I’ve never yet made a picture with any object in view other than to translate into moving pictures a story, a character, a love affair or a place which appeals to me and I would like to show to others. In a sense it’s a child’s desire, for like a child who finds a new toy, a strange animal or a brightly coloured flower, I want to show my discovery to others. I suppose that quality is what has made me become a film director.
What appealed to me in the idea of Summertime? Loneliness. Why? Because I think that loneliness is in all of us, it is a more common emotion than love, but we speak less about it. We are ashamed of it. We think perhaps that it shows a deficiency in ourselves. That if we were more attractive, more entertaining and less ordinary we would not be lonely.
The film is about a lonely woman who falls in love, and as I know no better remedy for the complaint I hope you will find it sympathetic.
David Lean: A Biography | Kevin Brownlow
All my life, I’ve stayed at parties too long because I didn’t know when to go.
All my life I stayed at parties too long because I didn’t know when to go.
The Truth About How Kate Hepburn Permanently Janked Her Eyes.
Shooting Summertime’s most famous scene, in which she takes a Chaplinesque fall into a canal, Hepburn developed medical symptoms of her own, although Lean refuses to take the full share of the blame that she continues to ascribe him.
“When David said, ‘You have to fall into the canal,’” says Hepburn, “I said, ‘Then, what the hell, I’ll fall into the goddamn canal.’ Anything to please David.”
“Nobody in his right mind would risk coming into contact with the water in Venice’s canals,” wrote Michael Korda, the son of Vincent, in his 1979 family saga, Charmed Lives. Telling of his boyhood visit to the set of Summertime, Korda reported, “The health authorities of Venice were anxious to avoid the scandal that would be caused by Miss Hepburn’s succumbing to typhoid, skin diseases, or dysnetery, and suggested that the scene be shot in a swimming pool. Miss Hepburn herself, having taken a good look at the water in the canal, was anything but enthusiastic about the prospects, but neither Vincent nor David Lean was willing to compromise with realism.”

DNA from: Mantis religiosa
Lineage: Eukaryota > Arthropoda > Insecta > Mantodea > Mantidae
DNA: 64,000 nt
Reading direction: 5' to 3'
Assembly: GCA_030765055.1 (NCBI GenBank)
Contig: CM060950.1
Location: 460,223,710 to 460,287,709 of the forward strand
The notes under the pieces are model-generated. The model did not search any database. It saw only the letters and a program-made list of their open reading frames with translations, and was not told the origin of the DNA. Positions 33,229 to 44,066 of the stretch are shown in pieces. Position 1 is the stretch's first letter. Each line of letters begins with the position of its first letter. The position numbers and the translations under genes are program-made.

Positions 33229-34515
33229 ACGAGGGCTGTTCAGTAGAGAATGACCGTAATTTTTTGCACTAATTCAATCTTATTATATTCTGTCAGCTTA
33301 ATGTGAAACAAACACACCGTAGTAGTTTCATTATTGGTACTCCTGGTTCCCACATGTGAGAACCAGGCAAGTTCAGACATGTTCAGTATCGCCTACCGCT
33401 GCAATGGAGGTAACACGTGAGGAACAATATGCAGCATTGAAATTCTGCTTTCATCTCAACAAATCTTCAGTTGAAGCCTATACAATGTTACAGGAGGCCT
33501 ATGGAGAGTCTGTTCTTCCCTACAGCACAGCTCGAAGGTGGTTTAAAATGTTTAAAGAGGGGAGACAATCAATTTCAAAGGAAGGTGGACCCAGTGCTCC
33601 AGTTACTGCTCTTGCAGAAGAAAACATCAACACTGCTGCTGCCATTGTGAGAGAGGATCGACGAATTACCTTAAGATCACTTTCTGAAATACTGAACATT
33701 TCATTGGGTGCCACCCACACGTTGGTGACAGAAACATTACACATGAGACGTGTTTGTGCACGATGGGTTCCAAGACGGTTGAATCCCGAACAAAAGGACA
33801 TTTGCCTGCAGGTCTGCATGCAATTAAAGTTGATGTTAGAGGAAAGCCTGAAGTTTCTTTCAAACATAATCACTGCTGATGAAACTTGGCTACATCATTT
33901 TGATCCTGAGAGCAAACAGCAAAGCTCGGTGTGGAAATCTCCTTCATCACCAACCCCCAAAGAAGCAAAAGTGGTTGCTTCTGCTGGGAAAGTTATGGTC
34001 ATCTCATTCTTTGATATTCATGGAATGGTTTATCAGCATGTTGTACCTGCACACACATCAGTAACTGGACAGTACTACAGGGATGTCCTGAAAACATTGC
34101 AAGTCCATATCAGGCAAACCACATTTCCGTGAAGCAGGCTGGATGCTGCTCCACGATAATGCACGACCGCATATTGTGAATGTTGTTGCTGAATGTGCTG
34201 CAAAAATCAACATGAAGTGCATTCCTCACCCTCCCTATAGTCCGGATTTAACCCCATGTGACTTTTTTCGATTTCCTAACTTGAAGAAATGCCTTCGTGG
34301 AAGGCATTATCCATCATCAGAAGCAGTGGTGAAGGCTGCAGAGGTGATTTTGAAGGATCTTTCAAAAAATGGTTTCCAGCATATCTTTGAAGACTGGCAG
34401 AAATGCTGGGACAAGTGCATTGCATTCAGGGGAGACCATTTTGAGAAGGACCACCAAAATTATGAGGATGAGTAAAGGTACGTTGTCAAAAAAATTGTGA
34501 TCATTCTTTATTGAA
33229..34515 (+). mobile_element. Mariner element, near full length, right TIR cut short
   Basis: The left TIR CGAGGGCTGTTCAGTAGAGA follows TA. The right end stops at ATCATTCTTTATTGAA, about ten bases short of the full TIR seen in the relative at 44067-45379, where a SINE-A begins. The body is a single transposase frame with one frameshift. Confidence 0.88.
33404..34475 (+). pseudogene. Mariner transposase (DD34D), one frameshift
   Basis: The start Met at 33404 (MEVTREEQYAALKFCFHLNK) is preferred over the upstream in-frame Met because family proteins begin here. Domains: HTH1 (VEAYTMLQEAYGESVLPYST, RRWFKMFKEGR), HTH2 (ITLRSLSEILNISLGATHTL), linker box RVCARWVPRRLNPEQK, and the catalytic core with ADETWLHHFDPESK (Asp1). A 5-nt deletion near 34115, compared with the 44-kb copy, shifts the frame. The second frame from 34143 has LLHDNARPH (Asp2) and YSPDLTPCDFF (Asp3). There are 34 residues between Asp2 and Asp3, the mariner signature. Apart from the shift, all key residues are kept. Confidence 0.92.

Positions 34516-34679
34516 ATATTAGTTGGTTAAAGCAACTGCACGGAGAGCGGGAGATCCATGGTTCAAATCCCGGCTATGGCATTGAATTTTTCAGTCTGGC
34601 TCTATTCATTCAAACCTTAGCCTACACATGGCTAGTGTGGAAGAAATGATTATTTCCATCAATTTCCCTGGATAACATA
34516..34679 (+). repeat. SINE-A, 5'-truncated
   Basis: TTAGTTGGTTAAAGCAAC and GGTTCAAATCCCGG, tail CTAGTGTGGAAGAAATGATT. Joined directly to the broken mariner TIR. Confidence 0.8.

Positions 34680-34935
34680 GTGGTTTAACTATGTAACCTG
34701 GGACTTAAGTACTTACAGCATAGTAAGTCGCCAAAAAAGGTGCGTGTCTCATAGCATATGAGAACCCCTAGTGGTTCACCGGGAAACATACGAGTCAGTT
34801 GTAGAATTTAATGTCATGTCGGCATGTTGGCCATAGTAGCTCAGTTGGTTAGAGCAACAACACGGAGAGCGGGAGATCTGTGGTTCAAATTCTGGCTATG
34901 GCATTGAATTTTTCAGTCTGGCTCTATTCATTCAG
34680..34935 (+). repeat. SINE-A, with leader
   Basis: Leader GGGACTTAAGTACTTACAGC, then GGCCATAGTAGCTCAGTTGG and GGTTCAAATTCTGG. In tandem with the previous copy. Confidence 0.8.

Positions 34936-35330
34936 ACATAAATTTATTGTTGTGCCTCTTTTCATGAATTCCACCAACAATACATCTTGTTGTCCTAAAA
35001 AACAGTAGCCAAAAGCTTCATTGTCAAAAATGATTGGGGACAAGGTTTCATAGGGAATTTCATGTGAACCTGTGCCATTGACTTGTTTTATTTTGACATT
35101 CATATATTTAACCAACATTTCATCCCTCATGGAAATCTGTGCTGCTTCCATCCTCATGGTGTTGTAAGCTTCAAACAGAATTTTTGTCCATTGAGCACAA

When chlorine chemicals were poured into the water, Korda said, bubbles erupted, sending suds everywhere within camera range. Just when it appeared the day’s shooting would have been abandoned, Vincent Korda suggested that a wind machine blow clear the area. Michael Korda remembered Lean’s framing the scene with his hands.
Came time to walk the quay backward into the water, Hepburn was already smeared in Vaseline in order to protect her skin.
“I thought of everything except putting drops in my eyes,” she says, “and I’ve had one of those terrible eye infections ever since. Staphylococcus. And when you’ve got rusty hair and freckles as I do, the eyelids are weak.”
How many times did Hepburn have to take the plunge?
She flashes Churchill’s victory sign. “Twice,” she says. “The first time, somebody rushed in and tried to rescue me. Ruined the take. Can you imagine?” The would-be hero was a passing gondolier.
“I know Kate blames me for her eyes,” says Lean, “but it’s just not true. She was absolutely mad. Every day when we broke for lunch, she would make some remark about the terrible way she thought I was going to spend the hour, and then off she’d go with members of the crew rowing ahead of her in a boat to clear a path. She’d be swimming the canals.”
When Lean’s claim is repeated to Hepburn, she goes silent, then take both hands and clasps them firmly under her chin, and declares sotto voce:
“I am a fool.”
—excerpt from David Lean, by Stephen M. Silverman
Katharine Hepburn in David Lean’s Summertime